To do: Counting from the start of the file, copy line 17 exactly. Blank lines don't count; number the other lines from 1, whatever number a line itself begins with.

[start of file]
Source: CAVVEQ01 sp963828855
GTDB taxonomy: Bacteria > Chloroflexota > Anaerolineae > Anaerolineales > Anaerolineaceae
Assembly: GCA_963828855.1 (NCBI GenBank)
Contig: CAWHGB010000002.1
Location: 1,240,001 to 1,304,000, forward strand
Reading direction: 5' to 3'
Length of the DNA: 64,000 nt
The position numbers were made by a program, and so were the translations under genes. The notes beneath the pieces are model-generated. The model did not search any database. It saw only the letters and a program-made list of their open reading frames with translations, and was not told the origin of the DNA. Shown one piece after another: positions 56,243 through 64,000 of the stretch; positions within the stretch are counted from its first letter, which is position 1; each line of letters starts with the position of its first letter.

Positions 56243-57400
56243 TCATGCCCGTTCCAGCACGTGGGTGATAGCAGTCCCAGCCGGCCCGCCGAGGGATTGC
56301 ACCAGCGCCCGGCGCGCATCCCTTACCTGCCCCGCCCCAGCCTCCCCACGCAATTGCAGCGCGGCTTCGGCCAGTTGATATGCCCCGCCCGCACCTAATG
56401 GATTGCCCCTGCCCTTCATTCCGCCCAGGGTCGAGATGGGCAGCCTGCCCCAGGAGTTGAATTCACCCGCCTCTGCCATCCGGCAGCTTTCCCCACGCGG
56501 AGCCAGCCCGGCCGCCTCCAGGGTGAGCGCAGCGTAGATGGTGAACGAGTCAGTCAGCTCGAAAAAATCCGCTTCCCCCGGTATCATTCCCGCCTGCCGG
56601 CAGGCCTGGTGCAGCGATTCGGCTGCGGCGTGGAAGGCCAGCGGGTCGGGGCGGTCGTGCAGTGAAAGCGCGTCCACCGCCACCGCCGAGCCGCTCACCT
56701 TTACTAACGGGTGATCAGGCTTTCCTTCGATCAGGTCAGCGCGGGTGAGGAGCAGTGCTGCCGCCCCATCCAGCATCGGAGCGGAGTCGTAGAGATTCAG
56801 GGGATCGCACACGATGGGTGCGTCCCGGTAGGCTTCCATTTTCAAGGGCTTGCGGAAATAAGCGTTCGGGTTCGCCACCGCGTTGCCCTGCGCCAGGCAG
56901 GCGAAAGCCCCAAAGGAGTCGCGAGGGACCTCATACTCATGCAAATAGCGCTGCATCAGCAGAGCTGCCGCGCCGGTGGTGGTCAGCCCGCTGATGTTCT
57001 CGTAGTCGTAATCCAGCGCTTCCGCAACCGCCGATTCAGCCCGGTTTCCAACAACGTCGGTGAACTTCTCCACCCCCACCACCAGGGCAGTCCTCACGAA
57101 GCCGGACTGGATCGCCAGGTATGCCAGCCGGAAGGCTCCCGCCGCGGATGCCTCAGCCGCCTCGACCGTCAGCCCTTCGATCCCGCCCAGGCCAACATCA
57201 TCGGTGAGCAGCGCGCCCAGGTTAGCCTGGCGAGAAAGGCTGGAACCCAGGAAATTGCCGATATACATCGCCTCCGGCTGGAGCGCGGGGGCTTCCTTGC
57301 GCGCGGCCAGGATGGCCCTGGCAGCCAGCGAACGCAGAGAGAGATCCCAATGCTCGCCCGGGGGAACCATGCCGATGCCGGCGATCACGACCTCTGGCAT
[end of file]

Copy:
56901 GCGAAAGCCCCAAAGGAGTCGCGAGGGACCTCATACTCATGCAAATAGCGCTGCATCAGCAGAGCTGCCGCGCCGGTGGTGGTCAGCCCGCTGATGTTCT